“I would suggest starting with local vegetables. Like Brazilian spinach, for example, it’s so easy to grow. You can grow them by cuttings and put them in soil. They’ll grow in any kind of soil,” says Chuah. As you progress, you can go on to flowering plants and local herbs, like ulam raja and butterfly pea.

Be Smart With the Space You Have 

Plan ample paths around the plants — enough to fit a pruning squat — for you to care for them. “The way we did it is like a maze. We try to increase the surface area of the space by creating small walkways and allowing the plants to line them,” explains Chuah. Save up more space by stacking them on a shelf.

Get to Know Your Plants

Some plants require elevation from the ground, as the concrete floor may be too hot for them during the day. Take down notes of their progress in a journal to see what works, what doesn’t, what they need. And planting in pots as opposed to the ground’s soil limits the nutrient diversity a plant derives — hence companion planting is necessary. She doesn’t randomly group her plants. Her ulam raja, for instance, is grown together with peanuts as they absorb the nitrogen that the ulam raja needs, and both their growth cycles are similar. Her Mrs. Burns lemon basils, a heritage basil that Chuah specifically bred, are paired with marigolds so that they have shade and the soil is protected. Chuah concludes, “It’s putting the right things at the right place.”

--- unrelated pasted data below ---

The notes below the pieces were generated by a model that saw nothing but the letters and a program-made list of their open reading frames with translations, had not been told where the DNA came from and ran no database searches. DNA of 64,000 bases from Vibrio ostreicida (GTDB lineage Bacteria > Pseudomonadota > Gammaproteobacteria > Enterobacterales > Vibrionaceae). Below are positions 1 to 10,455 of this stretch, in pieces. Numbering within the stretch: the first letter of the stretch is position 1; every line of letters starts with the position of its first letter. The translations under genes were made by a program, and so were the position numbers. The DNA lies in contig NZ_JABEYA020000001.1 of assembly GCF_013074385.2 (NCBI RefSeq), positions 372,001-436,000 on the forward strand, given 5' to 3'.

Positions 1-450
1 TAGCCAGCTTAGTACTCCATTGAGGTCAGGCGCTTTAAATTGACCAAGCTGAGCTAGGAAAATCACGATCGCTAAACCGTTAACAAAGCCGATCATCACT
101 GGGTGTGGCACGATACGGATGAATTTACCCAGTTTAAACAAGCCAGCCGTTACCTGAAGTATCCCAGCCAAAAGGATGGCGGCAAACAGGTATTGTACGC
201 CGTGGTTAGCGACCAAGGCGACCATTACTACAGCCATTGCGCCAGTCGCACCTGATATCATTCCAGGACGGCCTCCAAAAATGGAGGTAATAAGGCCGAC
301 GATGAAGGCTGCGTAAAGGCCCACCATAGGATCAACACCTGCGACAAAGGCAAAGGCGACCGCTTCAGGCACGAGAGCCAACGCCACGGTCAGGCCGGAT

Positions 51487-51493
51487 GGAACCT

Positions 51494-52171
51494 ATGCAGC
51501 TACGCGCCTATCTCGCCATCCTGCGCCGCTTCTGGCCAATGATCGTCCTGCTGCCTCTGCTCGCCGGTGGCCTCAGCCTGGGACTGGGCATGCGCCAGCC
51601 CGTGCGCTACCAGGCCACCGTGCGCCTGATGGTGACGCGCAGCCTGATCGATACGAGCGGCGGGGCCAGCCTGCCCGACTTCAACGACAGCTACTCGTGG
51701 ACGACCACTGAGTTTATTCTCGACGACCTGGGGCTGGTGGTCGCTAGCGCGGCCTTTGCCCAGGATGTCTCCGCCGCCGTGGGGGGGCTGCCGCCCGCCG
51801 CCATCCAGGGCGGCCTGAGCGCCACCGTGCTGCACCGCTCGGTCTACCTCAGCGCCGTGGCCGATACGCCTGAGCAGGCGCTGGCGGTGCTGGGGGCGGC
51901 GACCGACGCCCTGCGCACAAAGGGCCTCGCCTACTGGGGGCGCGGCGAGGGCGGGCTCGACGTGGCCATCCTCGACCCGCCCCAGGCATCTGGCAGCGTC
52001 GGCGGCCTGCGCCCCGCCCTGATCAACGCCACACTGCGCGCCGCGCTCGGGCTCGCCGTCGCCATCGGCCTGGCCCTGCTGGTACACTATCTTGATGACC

Tung PhamLabelling the names of the plants helps in journalling their quirks and preferences.
Labelling the names of the plants helps in journalling their quirks and preferences.
Tung PhamThe gardening tool corner.
The gardening tool corner.

Try Fertilising and Fighting Pests Organically

Sharing the pond with Chuah’s aquatic plants are tilapia fishes. “They provide fertiliser for the plants, eating all the mosquitos and keeping all the small fishes in check so they actually eat the guppies when they overpopulate,” she explains. Marigolds are great, too, to battle nematodes (little worms that gnaw on roots). Chuah also makes her own fish emulsion to ferment them into DIY fertiliser. “They’re basically dead fishes. I put them in a big pail, put some sugar, water and I pump in oxygen. The good bacteria then grows.” Sometimes, Chuah buys chicken ordure too. “It’s, like, S$1. It’s chicken poo.”

Be Prepared to Clock in Hours of Garden Work

Chuah spends seven to eight hours a week tending to her garden, usually backlogging them during the weekends. She checks on, prunes and waters her plants (she uses a Vegepod, a nifty self-watering raised bed that collects rainwater, for some of her herbs). She would spend time making her fertiliser. “There’s a lot of hard work and dedication maintaining this. Nothing looks like this just naturally. In the wild, plants don’t look as perfect as that. They have spots, fungus infections. Here, the plants look nice, and that requires a lot of effort.”

Experiment With Your Edible Harvest

Chuah usually whips up a motley of leaves, herbs and flowers into a salad for her family and herself to enjoy; the flowers can be peppered as garnishes; certain types of herbs have medicinal purposes. Sometimes, she’ll brew them into a refreshing beverage. One of her favourites is a mint tea, made from a mix of passionfruit marigolds and Japanese menthol mints. “You can just let them sit in hot water for a while, and then throw in some ice,” she says.